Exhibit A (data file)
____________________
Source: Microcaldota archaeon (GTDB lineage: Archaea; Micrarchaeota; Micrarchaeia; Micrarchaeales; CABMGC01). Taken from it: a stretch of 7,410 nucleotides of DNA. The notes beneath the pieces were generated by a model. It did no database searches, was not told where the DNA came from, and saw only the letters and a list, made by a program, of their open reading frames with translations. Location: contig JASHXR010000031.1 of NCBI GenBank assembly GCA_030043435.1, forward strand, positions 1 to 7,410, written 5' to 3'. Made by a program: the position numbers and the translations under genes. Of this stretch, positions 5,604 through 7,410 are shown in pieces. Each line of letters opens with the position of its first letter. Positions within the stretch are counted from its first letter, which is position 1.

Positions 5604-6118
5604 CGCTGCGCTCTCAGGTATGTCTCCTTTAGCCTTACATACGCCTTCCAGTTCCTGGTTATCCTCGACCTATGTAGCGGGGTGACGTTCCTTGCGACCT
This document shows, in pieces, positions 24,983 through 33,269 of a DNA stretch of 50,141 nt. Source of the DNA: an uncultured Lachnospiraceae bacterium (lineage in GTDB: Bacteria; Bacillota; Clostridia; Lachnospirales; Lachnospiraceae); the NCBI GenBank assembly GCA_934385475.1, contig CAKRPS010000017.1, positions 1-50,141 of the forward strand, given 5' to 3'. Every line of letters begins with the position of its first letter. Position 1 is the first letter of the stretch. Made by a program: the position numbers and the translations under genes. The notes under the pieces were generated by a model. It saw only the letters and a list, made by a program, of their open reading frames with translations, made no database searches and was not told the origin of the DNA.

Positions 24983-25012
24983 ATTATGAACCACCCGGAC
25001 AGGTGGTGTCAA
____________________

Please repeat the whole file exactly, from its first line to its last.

Source: Microcaldota archaeon (GTDB lineage: Archaea; Micrarchaeota; Micrarchaeia; Micrarchaeales; CABMGC01). Taken from it: a stretch of 7,410 nucleotides of DNA. The notes beneath the pieces were generated by a model. It did no database searches, was not told where the DNA came from, and saw only the letters and a list, made by a program, of their open reading frames with translations. Location: contig JASHXR010000031.1 of NCBI GenBank assembly GCA_030043435.1, forward strand, positions 1 to 7,410, written 5' to 3'. Made by a program: the position numbers and the translations under genes. Of this stretch, positions 5,604 through 7,410 are shown in pieces. Each line of letters opens with the position of its first letter. Positions within the stretch are counted from its first letter, which is position 1.

Positions 5604-6118
5604 CGCTGCGCTCTCAGGTATGTCTCCTTTAGCCTTACATACGCCTTCCAGTTCCTGGTTATCCTCGACCTATGTAGCGGGGTGACGTTCCTTGCGACCT
This document shows, in pieces, positions 24,983 through 33,269 of a DNA stretch of 50,141 nt. Source of the DNA: an uncultured Lachnospiraceae bacterium (lineage in GTDB: Bacteria; Bacillota; Clostridia; Lachnospirales; Lachnospiraceae); the NCBI GenBank assembly GCA_934385475.1, contig CAKRPS010000017.1, positions 1-50,141 of the forward strand, given 5' to 3'. Every line of letters begins with the position of its first letter. Position 1 is the first letter of the stretch. Made by a program: the position numbers and the translations under genes. The notes under the pieces were generated by a model. It saw only the letters and a list, made by a program, of their open reading frames with translations, made no database searches and was not told the origin of the DNA.

Positions 24983-25012
24983 ATTATGAACCACCCGGAC
25001 AGGTGGTGTCAA